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Until last night, I think it had been about two weeks since I had cooked a proper dinner. My schedule had been getting so hectic, with school, work, work functions, applying to universities for next semester (I’m a transfer student), trying to get homework done in a timely manner, making sure I still had clean clothes to wear, and most importantly, hanging out with my awesome husband. We ended the two-week craze by heading to North Carolina to see two of our favorite hometown bands. We had a great time in the mountains, seeing good music, and hanging out with old friends.
Monday, it was back to reality. I was determined not to let another day go by without cooking some real food. This is where I admit that this recipe is from Rachael Ray. Why do I always have to defend this, I am not sure. Most people I know who have actually cooked her recipes admit that they always turn out pretty good. This is the second time I have made this because I liked it so much, and I was determined to share it with you all, or, “y’all” as they say here in the South. Shrimp is one of my favorite foods, I think because I grew up in Nebraska where there was decidedly a lack of shrimp in my life.
Since we’re on the subject of shrimp, I’m going to clue you into a shrimp-buying tip. If you live near a Whole Foods, it is worth it to buy your shrimp there in the frozen bags. They are 1-pound bags, and are $8.99 (at least near me), while a 12 or 14-ounce bag at your regular grocery store or Walmart is usually more expensive. While some items are certainly more expensive at Whole Foods, many things are in fact much less expensive than at your average grocery store, and these shrimp are one of them. Also, these shrimp taste really good. If you do not live near a Whole Foods, I would say it’s worth your time to find out where you can find the least expensive shrimp that have the best flavor, but of course this is coming from someone who really really likes shrimp. Ok, I’ll shut up about the shrimp now.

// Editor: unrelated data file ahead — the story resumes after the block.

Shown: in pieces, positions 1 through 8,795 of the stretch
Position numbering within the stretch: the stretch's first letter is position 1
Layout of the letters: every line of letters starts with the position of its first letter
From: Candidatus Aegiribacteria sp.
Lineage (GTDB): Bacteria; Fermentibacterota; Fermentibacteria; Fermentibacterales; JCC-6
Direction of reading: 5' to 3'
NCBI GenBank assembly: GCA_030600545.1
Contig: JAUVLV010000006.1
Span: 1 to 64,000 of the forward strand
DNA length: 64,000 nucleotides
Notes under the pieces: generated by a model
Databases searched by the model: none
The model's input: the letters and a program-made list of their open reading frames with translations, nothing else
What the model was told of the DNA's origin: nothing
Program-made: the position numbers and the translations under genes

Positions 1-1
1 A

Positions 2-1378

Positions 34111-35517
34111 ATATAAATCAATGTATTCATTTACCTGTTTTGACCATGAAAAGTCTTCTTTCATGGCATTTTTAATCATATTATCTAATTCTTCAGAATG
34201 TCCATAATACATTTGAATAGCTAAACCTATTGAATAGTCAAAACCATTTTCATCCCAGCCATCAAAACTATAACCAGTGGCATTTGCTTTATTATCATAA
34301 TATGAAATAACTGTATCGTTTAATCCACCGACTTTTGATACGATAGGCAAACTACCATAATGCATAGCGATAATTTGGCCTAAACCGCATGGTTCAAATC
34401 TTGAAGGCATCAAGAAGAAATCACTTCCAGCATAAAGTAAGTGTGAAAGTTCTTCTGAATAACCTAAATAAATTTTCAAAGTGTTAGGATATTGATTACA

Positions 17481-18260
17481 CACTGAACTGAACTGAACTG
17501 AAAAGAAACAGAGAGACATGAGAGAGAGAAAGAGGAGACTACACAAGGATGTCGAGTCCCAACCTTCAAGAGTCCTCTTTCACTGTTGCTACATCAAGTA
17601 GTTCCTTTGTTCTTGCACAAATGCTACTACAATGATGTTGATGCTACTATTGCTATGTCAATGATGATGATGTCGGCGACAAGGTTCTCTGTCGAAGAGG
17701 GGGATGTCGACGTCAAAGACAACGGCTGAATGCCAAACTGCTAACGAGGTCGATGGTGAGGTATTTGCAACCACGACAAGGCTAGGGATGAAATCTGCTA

There are so many things I love about this recipe. One thing I had forgotten was that this is a one-dish dinner. How many times do you go to make a pasta dish, and you have to boil the pasta separate from the other parts? What’s so great is that you throw the raw shrimp and pasta right in the cooking liquid, and it all turns out beautifully.
Shrimp Scampi Pasta Recipe
Adapted from Rachael Ray’s Look and Cook
I didn’t really change anything about this recipe, but I think you could get away with only using one pound of shrimp, as opposed to two pounds, like I did, or 2 and 1/2 pounds like the recipe suggests. Let’s be honest, shrimp isn’t cheap, and two pounds of shrimp doesn’t make for the most cost-effective dinner.
However, if you’re like me and always wish there were more shrimp in your pasta, then I’d recommend using two pounds.
- 3 tablespoons olive oil
- 6 anchovies (I buy those Cento ones)
- 6 cloves garlic, chopped
- 1 teaspoon crushed red pepper flakes
- 1 cup dry white wine
- 2 stems of fresh oregano, leaves stripped and finely chopped
- A generous handful of parsley leaves, finely chopped
- 3 tablespoons butter
- 1 quart chicken stock
- 2 cups water
- 1 pound linguine
- 2 pounds raw shrimp, peeled and deveined (I buy my shrimp frozen, raw, tail-on, and de-veined. I then thaw it out fairly quickly by submerging it in cold water for a half-hour or so.)
- Zest and juice from 1 lemon
- 1 cup fresh basil leaves, about 20, torn
- Salt and pepper to taste
- Heat olive oil over medium heat in a large non-stick skillet. Add the garlic, pepper flakes, and anchovies, breaking up the anchovies with a spoon.
- Cook until anchovies melt into the oil, about 2 minutes. (Note: I found that they popped a little bit in the oil, so try to stand back from the pan a bit, or wear an apron so you don’t get oil splattered on yourself).
- Add the wine, parsley, and oregano and reduce wine for about 1 minute. Add the butter to the pan, melting it completely into the sauce.
- Add the chicken stock and two cups of water to the pan, and bring to a boil, keeping heat on medium. Simmer for about 7 to 8 minutes until the pasta is done and the shrimp are firm. (It might seem at first like there is going to be too much liquid, but don’t worry it will eventually reduce down to be a great sauce.)
- Stir in the lemon zest, juice, and basil, seasoning with salt and pepper to taste. Serve pasta in a bowl with piece of good garlic bread.